Eclipse TD712z Mk2 Standmount Speaker Review

Can one driver cut it when rivals have many?

by Ed Selley
Hi-Fi Review

23

Recommended
Eclipse TD712z Mk2 Standmount Speaker Review
SRP: £6,500.00

Introduction - what is the Eclipse TD712z Mk2?

The Eclipse TD712z Mk2 is a single driver integrated stand standmount speaker. Like everything we’ve looked at from Eclipse, this is a statement that requires a little unpacking and we shall do that in due course. After this though, there is no further unpacking to be done. This is the culmination of the Eclipse range - their ultimate expression of what a speaker should be.

This means a question that we’ve asked before has to be asked again with an extra emphasis. A pair of TD712z Mk2s is seven thousands pounds. That’s the same money as the seriously capable Focal Kanta No2 and the superlative Kudos Titan 505. It is a lot of money. All Eclipse speakers are a balancing act; a carefully considered wager with the laws of physics where in exchange for some agreed and fundamental limitations, they reward you in ways that speakers that have a less Faustian relationship with the rules of the universe do not. Taking the result of this tightrope walk to its extreme and asking seven grand for it is a different world though. Can this remarkable device repeat the magic (and I use the term quite deliberately) of its little brother or is this the point where the gamble breaks? Let’s find out.

Specification and Design 

Eclipse TD712zMK2

The TD712z Mk2 is built to the same design principle as all other Eclipse speakers. This means that it is a single driver speaker that removes the need for any form of crossover. Instead, the challenge becomes one of making a single driver produce every frequency required to reproduce music in a convincing fashion. It is for this reason why the TD712z Mk2 must be the last outpost of this design philosophy. Any larger and the driver that resulted would have more bass but its ability to generate treble would be affected to the point where it was no longer a full range driver. This is the last cohesive point of the idea before it collapses in on itself.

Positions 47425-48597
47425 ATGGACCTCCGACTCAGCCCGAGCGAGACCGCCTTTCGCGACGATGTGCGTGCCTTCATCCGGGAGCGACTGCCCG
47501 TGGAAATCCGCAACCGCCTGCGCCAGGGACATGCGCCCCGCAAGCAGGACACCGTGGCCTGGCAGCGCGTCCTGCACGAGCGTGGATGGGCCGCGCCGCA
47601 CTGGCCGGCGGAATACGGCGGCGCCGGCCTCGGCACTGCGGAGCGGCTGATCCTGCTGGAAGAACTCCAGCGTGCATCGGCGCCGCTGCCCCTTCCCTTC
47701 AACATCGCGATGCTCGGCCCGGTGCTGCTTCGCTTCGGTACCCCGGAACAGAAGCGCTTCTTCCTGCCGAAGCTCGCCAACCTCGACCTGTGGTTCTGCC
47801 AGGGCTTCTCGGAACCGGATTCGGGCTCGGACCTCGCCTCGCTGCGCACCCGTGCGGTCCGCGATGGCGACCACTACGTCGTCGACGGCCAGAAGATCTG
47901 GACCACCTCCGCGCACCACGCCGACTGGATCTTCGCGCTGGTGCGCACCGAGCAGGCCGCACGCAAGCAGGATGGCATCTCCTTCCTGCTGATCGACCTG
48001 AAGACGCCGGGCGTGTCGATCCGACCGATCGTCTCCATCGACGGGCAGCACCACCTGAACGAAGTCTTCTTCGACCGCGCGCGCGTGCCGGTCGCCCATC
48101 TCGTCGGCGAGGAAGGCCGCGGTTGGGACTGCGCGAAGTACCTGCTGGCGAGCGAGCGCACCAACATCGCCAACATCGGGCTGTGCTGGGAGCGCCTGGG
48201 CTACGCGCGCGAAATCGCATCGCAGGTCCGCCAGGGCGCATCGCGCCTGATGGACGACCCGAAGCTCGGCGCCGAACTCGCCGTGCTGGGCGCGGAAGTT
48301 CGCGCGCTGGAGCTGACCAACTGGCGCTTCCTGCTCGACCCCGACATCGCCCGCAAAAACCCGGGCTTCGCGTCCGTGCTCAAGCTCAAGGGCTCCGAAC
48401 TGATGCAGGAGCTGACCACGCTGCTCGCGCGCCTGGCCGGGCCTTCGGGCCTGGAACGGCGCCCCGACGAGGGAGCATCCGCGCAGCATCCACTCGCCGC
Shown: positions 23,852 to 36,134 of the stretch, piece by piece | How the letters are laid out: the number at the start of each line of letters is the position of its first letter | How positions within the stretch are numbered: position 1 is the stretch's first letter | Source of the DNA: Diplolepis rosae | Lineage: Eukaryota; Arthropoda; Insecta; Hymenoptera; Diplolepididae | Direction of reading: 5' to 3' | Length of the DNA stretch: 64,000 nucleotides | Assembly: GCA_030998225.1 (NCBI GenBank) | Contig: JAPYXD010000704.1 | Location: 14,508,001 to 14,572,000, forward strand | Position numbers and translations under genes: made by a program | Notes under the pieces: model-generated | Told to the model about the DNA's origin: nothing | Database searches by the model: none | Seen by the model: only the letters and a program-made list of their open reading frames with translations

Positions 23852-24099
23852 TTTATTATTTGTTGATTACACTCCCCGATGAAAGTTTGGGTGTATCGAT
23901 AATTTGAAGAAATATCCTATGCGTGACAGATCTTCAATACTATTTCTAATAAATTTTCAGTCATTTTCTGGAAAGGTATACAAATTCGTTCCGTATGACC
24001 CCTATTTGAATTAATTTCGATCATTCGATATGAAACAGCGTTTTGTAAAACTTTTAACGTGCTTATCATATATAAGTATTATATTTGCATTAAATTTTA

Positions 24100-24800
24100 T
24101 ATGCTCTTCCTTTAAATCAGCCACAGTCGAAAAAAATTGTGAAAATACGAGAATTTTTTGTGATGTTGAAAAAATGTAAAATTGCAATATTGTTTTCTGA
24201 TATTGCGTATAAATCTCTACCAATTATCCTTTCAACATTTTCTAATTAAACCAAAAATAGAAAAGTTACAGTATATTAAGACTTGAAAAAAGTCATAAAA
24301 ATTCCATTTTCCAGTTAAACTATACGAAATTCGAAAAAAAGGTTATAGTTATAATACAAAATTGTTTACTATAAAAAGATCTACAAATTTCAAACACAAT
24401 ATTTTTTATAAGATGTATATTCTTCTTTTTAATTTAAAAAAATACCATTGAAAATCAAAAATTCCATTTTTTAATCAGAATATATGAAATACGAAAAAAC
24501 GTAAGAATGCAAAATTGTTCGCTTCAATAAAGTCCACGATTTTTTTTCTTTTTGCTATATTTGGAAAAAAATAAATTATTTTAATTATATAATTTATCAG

The driver that is being asked to carry out this task is a 12 centimetre design. Like every other Eclipse driver measurement, this is absolutely everything that the driver has to give as it includes the surround as well. In essence, this is the balancing act that all Eclipse speakers have to make work. 12 centimetres is not terribly large for a bass driver - it’s roughly 4.7 inches in old money. At the same time, it’s vast for a tweeter. The result of this balance is that Eclipse claims a frequency response of 35Hz to 26kHz. Even allowing for the +/- 10dB rider, this is still a number that borders on witchcraft.

The reason that the driver can do this is a fanatical attention to extracting every last fractional wobble from its excursions and ensuring it becomes sound and not wasted energy. Think Gary Sinise sat in the simulator in Apollo 13 working out how to use the sparse reserves of current to get Tom Hanks back, only ‘Tom Hanks’ is meaningful treble extension. The driver is decoupled from the outer shell of the cabinet and is instead affixed to a mass anchor that removes unwanted activity and ensures that as much power as possible is turned into movement.

Eclipse TD712zMK2